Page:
Cyanation of gold ores and concentrates
2022-11-01 Xinhai (47)
2022-11-01 Xinhai (47)
Globally, the grades of copper, silver and gold ore bodies have been declining, and the mineralogy surrounding them has become more diverse and complex. The cyanidation process for gold production has been dominant for over 130 years due to its selectivity and feasibility in the mining industry. Consequently, the industry has been adapting its methods of extracting gold by utilizing more efficient processes and technologies.
Typically, gold is found in ores and concentrates combined with copper and silver. Therefore, applying cyanide to these types of ores may encounter some difficulties, as the diversity of minerals found in these ores can complicate the application of cyanide.
The cyanation process has become one of the most common methods for recovering gold from ores. Cyanide leaching for gold recovery is based on the properties of gold, so gold will not be oxidized at room temperature. Also, gold is insoluble in sulfuric acid, hydrochloric acid or nitric acid, but it is soluble in aqua regia (a mixture of nitric and hydrochloric acid).
On the other hand, in this case, the most crucial fact about gold is that it is soluble in dilute cyanide solutions. Therefore, in the leaching process, cyanide is used as a leaching agent for gold extraction by this hydrometallurgical method. The hydrometallurgical process begins with a leaching agitator, where the slurry is brought into contact with cyanide, oxygen, water and lime, thereby realizing the leaching process. During leaching, other cyanide complexes such as copper and silver sulfide minerals are formed. During the cyanation stage, the following cyanide complexes are formed. The chemical reaction is as follows:
• Gold cyanide reaction:
4Au + 8NaCN + 2H 2 O + O 2 → 4NaAu(CN) 2 + 4NaOH
• Silver cyanide reaction:
4Ag + 8NaCN + 2H 2 O + O 2 → 4NaAg(CN) 2 + 4NaOH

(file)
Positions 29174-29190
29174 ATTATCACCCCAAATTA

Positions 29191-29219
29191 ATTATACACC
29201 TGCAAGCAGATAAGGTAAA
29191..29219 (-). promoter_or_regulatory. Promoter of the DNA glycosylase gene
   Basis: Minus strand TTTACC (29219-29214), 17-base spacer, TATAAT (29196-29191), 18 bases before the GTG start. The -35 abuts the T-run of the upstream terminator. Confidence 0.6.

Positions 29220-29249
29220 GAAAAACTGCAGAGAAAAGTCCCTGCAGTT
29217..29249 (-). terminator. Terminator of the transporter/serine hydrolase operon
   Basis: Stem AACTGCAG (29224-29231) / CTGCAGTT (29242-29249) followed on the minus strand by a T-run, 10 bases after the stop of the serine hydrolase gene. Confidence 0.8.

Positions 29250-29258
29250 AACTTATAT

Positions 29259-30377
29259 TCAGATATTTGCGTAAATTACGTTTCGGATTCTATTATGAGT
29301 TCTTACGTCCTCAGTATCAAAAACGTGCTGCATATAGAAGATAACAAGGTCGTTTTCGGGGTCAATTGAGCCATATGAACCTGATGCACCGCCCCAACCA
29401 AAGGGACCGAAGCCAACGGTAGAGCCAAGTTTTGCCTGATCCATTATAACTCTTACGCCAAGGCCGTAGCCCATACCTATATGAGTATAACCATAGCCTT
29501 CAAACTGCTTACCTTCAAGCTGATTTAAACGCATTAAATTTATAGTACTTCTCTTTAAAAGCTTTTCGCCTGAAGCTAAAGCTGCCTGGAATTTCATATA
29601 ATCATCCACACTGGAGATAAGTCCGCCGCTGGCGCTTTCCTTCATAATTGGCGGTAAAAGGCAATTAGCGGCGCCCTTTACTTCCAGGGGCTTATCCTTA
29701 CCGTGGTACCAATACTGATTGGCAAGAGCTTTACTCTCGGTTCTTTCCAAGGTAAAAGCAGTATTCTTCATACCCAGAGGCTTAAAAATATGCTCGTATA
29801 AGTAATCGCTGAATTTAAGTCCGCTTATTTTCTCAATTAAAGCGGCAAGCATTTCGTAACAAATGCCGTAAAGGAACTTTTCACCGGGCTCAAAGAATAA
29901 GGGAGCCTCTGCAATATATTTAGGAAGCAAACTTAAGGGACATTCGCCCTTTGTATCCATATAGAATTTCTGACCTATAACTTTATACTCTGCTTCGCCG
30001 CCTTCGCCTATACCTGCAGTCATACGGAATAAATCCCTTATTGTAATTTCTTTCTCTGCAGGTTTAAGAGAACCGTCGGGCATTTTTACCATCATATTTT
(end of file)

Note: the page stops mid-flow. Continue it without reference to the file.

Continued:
In this case, copper sulfide minerals can form complexes with cyanides such as Cu(CN)2, as shown in the following reaction:
• Copper cyanide reaction:
4Cu + 8NaCN + 2H 2 O + O 2 → 4NaCu(CN) 2 + 4NaOH
The formation of copper cyanide and silver cyanide complexes affects the cyanide leaching process and gold recovery in the purification and refining stages. These effects mainly interfere with the gold cyanide reaction and carbon adsorption. Most copper minerals react rapidly with cyanide to form various cyanide complexes. It can be seen that chalcopyrite is the copper mineral with the lowest percentage of dissolved and extracted copper compared to other minerals. The carbon management and gold nugget refining costs associated with interference from these cyanide complexes are high. The pH of the cyanide solution plays an important role during the leaching process. The range of cyano complexes depends on conditions such as cyanide concentration and pH.
In the first stage of the leaching process, the formation of copper cyanide and silver cyanide complexes affects the cyanide consumption for gold recovery. Consequently, the operating costs of cyanation increase significantly. As an approximation of cyanide, for every $3,600/tonne delivered to the mine, only 0.28kg/tonne of ore is consumed equal to $1/tonne ore or 1% of gold recovery. Cyanide consumption remains one of the main economic considerations.
The behaviour of a particular ore or concentrate in a test can be determined by performing a bottling test, or by performing a test in a stirred vessel to measure cyanide consumption per unit weight of ore. This value can be scaled up for engineering purposes. The following factors affect the consumption of cyanide during leaching: cyanide concentration; and reaction kinetics.
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